In the third of a series of posts on the General Data Protection Regulation (GDPR), which comes into force from May 25th, 2018, I’m looking at the issue of consent in relation to data collection.
Here’s what you need to know:
Consent must be active
Perhaps the most important point to remember is that, under GDPR, consent must be given via “a statement or a clear affirmative action.” So if, for example, you are recruiting subscribers for your monthly newsletter, people must actively sign up to your list – such as by ticking a box or emailing you to ask for the newsletter. Inactive consent, for example through pre-ticked boxes or automatically signing people up when they contact you for unconnected reasons, is no longer acceptable.
Also, consent must be stand alone – so must be separate from other terms and conditions.
Consent must be freely given
When someone hands over their data to you it must be given as a positive choice. So, they must not have been misled, intimidated or made to think that withholding consent will have a negative impact on them.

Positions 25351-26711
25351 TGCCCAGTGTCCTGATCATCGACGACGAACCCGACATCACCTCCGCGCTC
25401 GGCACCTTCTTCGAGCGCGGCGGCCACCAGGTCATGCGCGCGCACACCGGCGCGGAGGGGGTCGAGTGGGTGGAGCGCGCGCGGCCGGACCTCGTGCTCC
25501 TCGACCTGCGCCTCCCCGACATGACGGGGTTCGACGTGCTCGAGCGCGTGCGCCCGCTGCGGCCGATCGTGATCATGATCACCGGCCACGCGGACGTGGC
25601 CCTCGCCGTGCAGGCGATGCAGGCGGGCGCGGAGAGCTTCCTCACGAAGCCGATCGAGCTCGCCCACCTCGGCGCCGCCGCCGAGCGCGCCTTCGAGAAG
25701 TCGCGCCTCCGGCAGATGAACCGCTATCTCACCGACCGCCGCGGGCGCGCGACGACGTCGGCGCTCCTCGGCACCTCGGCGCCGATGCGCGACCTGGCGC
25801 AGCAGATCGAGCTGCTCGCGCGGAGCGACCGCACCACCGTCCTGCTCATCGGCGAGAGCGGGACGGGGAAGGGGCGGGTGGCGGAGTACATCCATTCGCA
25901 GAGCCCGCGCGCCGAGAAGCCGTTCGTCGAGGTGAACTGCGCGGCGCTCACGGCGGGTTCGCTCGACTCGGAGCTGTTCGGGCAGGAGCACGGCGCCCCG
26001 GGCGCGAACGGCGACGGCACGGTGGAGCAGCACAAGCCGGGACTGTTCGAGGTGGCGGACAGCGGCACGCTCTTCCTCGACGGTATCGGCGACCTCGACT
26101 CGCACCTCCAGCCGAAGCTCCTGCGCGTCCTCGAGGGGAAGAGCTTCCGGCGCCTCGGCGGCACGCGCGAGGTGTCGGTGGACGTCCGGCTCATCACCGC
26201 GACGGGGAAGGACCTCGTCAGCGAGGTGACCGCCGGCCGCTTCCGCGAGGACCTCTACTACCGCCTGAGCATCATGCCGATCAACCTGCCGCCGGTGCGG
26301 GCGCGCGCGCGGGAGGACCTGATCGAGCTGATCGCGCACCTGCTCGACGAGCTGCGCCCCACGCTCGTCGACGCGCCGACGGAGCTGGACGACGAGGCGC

Withdrawing consent must be easy
You also need to provide simple ways for people to withdraw consent, e.g. by making it easy to unsubscribe from your newsletter. On this point GDPR states that “the data subject must be able to withdraw his or her consent at any time and the process for withdrawing consent must be as easy as that for giving consent.” This suggests the mechanism to with draw consent must be as clear and legible as that to give consent in the first place. Or, put more simply – you can’t bury your unsubscribe link in tiny small print at the bottom of your emails, it must be clear and legible.
Also, after consent is withdrawn, people have the right to their personal data being erased and no longer used by you.
• People must actively give consent for data collection
• Consent must be a positive choice
• You must make consent withdrawal clear and easy
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